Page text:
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What writing obituaries taught them about life

4 January 2016

From PRI:

Heather Lende and Harry de Quetteville both tell the stories of the recently departed. As obituary writers, their work captures both the grand and intimate details of a subject’s life. In many ways the obituary can feel like a vestige of another time when newspapers were booming and Walter Cronkite was sponsored by Winston cigarettes. Yet the modern obituary provides a portrait of life, from the high profile to the ordinary.

. . . .

Heather Lende has been an obituary writer for nearly two decades at the Chilkat Valley News, a weekly paper in Haines, Alaska. She describes Haines, a remote community only accessible by boat or plane, as “a lot like a foreign country.” In the small community, devoid of an undertaker or mortuary, rituals of death are a community affair.

“The reason I write obituaries really,” she said, “is because everybody helps with those death rituals. Whether it’s making casseroles, or playing the music, or typing up the funeral program. As a writer, I realized that I could do the obituaries.” In those 20 years, she’s written over 400 obituaries, yet unlike most writers, Lende says she knew each of them personally.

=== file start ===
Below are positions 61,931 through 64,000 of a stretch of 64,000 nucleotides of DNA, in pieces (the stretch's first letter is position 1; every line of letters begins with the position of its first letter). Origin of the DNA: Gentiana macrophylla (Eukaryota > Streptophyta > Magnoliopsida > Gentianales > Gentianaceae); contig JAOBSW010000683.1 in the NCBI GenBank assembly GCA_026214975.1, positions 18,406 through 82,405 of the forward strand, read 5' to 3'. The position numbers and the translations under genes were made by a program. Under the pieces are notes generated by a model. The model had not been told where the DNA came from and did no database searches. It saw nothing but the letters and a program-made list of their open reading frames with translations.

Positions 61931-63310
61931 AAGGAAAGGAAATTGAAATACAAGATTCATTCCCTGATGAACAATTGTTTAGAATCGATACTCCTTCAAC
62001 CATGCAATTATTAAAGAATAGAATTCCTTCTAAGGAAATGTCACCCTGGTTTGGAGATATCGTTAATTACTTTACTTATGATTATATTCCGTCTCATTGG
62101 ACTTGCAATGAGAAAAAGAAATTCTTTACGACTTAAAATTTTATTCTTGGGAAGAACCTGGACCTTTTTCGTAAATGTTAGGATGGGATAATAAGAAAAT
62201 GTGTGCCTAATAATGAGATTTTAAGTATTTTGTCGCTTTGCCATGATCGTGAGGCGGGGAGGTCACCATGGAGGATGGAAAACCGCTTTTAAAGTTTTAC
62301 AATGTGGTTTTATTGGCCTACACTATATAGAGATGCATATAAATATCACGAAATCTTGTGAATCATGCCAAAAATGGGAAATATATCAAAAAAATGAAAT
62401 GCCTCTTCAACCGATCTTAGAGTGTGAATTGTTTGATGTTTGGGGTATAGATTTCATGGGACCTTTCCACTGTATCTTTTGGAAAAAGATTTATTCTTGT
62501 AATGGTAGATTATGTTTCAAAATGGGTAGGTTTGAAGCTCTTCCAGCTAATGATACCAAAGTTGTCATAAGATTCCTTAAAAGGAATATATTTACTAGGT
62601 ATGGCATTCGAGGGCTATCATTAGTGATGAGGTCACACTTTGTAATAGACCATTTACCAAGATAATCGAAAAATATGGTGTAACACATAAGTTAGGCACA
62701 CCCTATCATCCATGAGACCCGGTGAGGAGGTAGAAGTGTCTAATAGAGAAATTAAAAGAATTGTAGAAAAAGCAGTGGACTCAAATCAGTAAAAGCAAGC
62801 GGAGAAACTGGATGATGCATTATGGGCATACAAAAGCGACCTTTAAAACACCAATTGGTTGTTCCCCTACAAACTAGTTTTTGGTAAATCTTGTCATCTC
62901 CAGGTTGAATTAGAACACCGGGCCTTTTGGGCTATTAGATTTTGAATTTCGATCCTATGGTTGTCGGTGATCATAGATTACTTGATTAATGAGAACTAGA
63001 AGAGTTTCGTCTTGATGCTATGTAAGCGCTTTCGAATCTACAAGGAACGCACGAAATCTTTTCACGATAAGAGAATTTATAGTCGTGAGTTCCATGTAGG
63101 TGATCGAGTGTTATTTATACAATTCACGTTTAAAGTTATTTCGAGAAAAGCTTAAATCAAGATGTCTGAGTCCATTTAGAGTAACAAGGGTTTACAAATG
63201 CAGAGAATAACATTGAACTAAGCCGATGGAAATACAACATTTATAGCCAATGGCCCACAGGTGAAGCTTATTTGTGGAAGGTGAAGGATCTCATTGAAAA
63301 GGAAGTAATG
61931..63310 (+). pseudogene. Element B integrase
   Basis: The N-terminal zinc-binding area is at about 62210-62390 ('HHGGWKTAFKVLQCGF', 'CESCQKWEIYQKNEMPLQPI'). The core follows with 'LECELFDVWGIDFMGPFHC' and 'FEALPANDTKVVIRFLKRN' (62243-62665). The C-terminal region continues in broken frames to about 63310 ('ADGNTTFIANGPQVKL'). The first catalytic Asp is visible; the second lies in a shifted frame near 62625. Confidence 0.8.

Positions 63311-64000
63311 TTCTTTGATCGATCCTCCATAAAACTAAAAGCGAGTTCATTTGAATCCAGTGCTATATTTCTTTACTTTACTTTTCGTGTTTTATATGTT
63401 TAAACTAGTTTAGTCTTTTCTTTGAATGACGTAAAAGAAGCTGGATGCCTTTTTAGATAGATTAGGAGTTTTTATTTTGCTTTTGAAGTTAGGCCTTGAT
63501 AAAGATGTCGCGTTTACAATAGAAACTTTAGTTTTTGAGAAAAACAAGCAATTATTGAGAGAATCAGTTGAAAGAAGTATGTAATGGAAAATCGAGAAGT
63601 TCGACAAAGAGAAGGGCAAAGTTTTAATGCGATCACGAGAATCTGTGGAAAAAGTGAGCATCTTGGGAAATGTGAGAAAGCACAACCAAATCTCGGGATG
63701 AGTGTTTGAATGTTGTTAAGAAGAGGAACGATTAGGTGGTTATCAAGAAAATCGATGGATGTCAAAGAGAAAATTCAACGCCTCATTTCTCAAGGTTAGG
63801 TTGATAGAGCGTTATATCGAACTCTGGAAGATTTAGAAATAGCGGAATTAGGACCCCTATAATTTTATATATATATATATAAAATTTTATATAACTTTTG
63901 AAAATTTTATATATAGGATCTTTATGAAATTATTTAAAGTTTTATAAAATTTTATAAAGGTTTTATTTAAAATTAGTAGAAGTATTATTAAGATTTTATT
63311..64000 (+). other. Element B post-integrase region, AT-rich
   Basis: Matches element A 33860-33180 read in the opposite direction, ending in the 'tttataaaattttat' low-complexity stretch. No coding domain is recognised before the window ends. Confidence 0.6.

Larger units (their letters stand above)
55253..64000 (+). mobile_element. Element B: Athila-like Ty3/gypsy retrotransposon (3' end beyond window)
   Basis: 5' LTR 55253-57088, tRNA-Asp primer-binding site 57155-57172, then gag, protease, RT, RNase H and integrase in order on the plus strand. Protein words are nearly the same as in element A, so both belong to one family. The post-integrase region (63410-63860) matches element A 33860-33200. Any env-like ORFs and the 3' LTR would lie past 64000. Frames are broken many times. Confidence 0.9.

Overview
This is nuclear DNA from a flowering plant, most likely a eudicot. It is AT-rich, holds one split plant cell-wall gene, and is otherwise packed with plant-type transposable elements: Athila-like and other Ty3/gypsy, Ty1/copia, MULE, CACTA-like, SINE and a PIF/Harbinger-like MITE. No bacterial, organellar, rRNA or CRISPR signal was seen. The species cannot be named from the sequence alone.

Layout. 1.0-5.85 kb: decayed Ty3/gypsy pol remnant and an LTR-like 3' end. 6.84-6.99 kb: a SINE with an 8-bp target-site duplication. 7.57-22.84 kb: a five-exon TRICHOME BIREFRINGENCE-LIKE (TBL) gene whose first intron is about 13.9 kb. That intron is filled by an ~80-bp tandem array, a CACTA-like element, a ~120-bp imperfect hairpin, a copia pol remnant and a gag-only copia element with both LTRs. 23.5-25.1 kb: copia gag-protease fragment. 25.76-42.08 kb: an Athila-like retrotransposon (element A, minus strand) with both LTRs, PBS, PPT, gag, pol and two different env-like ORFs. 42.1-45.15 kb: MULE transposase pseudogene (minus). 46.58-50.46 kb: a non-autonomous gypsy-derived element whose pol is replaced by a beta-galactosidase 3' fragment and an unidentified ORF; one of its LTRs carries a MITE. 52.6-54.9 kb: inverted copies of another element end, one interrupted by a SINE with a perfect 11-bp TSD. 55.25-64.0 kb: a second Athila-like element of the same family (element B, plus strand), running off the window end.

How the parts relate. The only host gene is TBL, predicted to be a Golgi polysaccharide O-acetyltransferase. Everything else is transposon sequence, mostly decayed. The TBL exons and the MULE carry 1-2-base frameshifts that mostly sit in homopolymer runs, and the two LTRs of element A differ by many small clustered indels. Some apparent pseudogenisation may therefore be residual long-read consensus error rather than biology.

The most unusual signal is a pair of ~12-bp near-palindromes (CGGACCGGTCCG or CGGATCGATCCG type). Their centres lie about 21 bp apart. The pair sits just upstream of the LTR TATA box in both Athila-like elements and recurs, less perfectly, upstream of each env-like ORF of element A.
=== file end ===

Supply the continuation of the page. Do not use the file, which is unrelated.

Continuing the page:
The question she’s most often asked — what makes a good life? — is something Lende thinks about a lot.

“I think if I had to say one word, it really comes down to relationships. All of it. When we go, do we leave people behind who will miss us? … if people weren’t really sad when you left, it seemed like you’ve missed an opportunity in your life. And now I think about that a lot in how I live. I think am I generous, am I kind, am I grateful? Those are the things that make a good life.”

. . . .

“It’s never depressing, far from it! It’s fascinating and hugely uplifting,” says Harry de Quetteville. He’s served as the obituaries editor for The Telegraph, a paper famous for, as he puts it, “obits of eccentric figures.”

Decades ago in British newspapers, obituaries writers often used a code to describe the behavior of their subjects.

“You would say someone was a bon vivant if they were an alcoholic drunk, you would say they enjoyed the company of women if they were basically assaulting everyone they saw … you might say someone was a confirmed bachelor if they were gay, and those days have rather passed now.”

Link to the rest at PRI and thanks to J.A. for the tip.

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